Press Release

March 2007

Ask the Conservation Officer

by Gary Hompland, Regional Conservation Officer

Question: "A friend of mine who owns a ranch in unit 49 along the Little Wood River told me had negotiated with the Fish and Game for a controlled hunt buck tag in the South Hills in exchange for allowing public access to hunters onto his land this fall. Can he do that?"

Answer: Under certain circumstances, yes he can.

The Access Yes! program is going into its fourth year. Under the old program, landowners could negotiate a cash payment from the Department for providing sportsmen access onto or through their private land.

Landowners told us in some cases they would be willing to allow sporting public access to their land, but they did not want money; instead they wanted non-financial commitments from the Department. To allow the Department flexibility to negotiate other incentives for public access, the commission agreed to a 3-year experiment in the Magic Valley region.

Under a new "Access Yes" pilot program landowners can negotiate with the Department of Fish and Game for public access. One of the incentives allowed by the commission is big game controlled hunt tags for the landowner or an immediate family member in exchange for allowing hunters or anglers access onto or through their private lands.

The process begins with landowners developing a proposal or "bid" for public hunting, fishing, or trapping access in exchange for money, big game controlled hunt tags, habitat improvement projects, or other special projects. In their bid proposal, landowners list specific prohibitions and restrictions. Reasonable restrictions include things such as restricting the maximum numbers of sportsmen per day or prohibiting overnight camping and camp fires.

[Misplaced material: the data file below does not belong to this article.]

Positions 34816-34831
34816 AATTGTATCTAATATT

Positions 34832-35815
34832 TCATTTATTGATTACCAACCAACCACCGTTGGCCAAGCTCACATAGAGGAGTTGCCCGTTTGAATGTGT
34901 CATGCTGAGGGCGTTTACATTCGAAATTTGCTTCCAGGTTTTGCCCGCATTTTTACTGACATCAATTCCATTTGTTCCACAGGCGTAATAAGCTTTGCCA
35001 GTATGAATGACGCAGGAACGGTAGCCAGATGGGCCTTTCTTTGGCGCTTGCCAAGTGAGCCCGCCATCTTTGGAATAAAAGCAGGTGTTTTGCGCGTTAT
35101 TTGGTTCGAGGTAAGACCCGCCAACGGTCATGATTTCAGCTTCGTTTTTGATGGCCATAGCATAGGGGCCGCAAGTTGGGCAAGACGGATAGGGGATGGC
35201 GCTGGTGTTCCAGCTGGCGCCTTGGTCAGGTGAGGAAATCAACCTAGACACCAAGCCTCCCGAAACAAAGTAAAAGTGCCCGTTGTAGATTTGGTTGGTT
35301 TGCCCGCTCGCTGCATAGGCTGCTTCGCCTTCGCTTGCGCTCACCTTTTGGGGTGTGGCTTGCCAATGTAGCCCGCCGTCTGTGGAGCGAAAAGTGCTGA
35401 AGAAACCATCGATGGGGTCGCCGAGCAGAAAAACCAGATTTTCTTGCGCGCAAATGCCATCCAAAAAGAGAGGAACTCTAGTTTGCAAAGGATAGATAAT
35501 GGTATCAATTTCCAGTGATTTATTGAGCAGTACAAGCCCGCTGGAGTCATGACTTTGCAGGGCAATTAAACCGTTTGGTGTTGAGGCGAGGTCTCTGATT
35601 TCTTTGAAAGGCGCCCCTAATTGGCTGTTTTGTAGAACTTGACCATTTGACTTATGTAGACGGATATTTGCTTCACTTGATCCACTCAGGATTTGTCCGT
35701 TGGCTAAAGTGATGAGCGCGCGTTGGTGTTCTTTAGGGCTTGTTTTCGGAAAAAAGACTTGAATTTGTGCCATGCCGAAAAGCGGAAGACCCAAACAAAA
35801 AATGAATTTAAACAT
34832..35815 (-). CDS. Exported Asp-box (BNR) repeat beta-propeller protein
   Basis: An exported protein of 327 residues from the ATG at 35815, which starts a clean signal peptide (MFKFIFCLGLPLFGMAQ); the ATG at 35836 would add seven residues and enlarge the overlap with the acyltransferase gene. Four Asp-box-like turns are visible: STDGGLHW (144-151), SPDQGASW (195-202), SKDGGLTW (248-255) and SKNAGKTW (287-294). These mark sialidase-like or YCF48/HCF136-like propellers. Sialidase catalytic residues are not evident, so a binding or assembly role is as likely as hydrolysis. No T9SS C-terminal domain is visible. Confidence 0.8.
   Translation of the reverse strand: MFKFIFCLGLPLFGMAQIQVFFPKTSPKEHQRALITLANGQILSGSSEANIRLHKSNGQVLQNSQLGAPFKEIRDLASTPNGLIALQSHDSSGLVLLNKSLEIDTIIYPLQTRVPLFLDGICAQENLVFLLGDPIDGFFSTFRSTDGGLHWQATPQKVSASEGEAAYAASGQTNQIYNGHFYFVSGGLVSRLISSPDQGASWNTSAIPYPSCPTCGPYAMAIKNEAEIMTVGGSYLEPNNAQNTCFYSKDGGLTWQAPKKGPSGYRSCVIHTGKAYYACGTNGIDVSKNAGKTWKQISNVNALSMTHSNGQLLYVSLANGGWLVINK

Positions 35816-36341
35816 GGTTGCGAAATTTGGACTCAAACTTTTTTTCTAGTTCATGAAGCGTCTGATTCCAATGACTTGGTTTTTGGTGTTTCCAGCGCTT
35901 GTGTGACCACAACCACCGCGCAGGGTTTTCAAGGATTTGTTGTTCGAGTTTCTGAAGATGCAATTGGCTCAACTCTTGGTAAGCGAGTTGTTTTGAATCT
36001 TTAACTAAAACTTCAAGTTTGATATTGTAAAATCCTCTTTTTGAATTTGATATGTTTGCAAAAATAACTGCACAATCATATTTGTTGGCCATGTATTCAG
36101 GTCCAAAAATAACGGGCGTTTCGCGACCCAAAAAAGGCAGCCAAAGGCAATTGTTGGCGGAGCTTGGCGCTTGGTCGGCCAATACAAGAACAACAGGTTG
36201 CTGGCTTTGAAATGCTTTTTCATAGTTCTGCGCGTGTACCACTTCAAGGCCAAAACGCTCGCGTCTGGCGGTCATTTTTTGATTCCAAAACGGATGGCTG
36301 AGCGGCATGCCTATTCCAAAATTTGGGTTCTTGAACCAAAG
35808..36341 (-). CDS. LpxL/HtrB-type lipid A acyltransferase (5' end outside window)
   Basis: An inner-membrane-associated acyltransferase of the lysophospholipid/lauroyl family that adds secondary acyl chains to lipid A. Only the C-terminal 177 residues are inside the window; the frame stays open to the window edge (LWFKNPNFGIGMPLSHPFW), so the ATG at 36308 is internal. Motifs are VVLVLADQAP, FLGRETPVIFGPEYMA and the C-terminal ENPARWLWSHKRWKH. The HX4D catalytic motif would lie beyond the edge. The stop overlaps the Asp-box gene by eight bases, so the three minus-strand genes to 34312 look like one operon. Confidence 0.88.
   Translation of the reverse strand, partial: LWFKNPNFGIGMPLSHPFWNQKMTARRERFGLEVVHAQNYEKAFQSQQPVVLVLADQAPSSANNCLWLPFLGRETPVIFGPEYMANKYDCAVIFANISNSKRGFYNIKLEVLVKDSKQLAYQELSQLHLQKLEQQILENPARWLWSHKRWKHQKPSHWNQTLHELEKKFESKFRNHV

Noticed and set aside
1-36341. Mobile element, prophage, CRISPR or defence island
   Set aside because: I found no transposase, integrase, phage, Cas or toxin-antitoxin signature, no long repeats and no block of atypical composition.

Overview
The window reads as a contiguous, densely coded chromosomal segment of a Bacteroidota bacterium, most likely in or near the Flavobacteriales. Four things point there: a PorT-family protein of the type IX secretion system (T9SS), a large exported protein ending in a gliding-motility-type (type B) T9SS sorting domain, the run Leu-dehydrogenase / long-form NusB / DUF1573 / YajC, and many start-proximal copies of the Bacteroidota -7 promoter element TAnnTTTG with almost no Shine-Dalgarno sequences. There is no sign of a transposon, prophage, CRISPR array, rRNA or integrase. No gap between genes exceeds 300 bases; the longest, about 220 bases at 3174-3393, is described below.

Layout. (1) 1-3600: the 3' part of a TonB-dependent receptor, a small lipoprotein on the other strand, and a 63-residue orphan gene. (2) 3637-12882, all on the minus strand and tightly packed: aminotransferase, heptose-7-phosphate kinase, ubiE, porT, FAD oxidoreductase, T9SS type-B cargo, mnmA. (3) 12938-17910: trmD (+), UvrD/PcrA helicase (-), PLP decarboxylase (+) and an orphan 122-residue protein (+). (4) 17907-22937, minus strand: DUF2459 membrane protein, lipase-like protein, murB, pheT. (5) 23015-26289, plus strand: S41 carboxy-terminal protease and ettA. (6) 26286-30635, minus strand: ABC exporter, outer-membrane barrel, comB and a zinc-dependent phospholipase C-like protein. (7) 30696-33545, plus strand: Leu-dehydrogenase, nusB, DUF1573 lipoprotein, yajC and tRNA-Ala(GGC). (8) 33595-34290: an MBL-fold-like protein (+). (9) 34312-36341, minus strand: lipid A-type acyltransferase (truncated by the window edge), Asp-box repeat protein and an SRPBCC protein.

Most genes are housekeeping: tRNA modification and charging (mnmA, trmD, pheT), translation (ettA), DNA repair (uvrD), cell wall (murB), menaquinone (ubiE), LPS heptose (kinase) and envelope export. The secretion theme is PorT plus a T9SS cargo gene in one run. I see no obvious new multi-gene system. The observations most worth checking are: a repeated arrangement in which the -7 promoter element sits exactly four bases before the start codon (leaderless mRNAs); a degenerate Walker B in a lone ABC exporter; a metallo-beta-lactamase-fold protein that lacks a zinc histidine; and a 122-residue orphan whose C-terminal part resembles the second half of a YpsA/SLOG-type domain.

Last Chance to Signup For Access Yes! in 2007

Landowners interested in receiving compensation for allowing hunters and anglers on their property have until March 31 to send in their applications for the Access Yes! program.

This year, landowners can get assistance with fence repair, doing habitat projects, receive big game controlled hunt tags, or receive financial compensation for allowing public access.

"The new Access Yes! pilot program is going to be a lot more user friendly," said Steve Elam, Idaho Fish and Game staff biologist. "In the past, we have always been limited by the amount of money available; now we have several options so we can customize a program for nearly any landowner and hopefully be able to acquire more sportsmen's access to private lands."

Last year, 38 landowners enrolled 184,000 private acres in the Magic Valley Region.

"We continue to receive very positive comments from landowners, hunters and anglers about the program," Elam said.

A local, five-member committee reviews the bids submitted by landowners and recommends to Fish and Game which ones should be accepted. Fish and Game then determines which of the properties will provide the most benefit based on compensation and access priorities.

Selected properties must have Access Yes! signs and will be listed on the Internet with maps and any access restrictions.

Landowners interested in participating in the Access Yes! program should contact Steve Elam, at 324-4359.